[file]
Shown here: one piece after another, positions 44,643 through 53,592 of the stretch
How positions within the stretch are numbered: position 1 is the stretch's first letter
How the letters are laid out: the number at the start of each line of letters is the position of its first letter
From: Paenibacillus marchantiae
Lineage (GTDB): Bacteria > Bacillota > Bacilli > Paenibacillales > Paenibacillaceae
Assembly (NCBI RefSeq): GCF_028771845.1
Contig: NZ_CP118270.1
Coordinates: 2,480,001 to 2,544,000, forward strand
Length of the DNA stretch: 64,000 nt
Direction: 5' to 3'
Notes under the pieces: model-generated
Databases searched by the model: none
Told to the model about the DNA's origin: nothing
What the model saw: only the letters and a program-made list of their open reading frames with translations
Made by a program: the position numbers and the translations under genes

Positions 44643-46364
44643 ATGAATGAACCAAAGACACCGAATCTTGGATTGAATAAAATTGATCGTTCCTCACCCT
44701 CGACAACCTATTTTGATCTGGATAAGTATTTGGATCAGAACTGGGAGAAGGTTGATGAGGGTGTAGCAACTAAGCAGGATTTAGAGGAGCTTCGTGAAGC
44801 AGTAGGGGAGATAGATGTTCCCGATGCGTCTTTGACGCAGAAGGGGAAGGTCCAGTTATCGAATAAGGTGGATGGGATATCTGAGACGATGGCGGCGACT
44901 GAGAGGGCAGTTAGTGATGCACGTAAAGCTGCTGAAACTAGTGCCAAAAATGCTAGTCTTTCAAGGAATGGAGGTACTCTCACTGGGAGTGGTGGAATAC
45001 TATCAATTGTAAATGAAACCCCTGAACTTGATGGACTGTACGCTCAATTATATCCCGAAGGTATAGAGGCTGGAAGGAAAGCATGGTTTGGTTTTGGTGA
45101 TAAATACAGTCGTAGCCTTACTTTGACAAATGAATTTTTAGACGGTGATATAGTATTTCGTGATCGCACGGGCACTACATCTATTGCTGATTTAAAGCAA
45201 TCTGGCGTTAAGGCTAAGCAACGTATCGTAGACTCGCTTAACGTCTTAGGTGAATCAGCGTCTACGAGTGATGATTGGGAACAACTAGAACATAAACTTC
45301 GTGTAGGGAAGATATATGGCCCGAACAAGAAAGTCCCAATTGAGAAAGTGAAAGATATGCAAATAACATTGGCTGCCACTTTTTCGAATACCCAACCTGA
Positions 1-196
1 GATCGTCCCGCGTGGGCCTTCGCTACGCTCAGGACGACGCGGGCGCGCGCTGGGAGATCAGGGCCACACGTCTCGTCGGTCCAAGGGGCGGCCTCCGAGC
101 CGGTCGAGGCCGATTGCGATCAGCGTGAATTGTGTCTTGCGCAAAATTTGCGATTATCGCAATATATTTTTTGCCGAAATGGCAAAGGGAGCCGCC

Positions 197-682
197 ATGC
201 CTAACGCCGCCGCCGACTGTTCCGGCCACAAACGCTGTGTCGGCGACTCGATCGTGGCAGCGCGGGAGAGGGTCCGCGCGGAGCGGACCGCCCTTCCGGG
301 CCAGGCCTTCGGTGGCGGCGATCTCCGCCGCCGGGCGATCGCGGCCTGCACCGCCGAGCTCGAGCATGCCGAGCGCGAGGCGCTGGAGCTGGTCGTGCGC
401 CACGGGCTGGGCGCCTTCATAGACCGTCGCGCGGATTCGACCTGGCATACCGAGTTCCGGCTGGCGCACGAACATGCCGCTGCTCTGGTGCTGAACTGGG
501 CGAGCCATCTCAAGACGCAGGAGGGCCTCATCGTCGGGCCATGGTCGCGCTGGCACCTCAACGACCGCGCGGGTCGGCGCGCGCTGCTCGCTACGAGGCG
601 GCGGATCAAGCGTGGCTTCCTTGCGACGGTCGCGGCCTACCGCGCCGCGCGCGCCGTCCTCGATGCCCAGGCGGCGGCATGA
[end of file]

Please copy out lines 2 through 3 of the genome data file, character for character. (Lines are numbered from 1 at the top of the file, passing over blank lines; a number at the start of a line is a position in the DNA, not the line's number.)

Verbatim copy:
How positions within the stretch are numbered: position 1 is the stretch's first letter
How the letters are laid out: the number at the start of each line of letters is the position of its first letter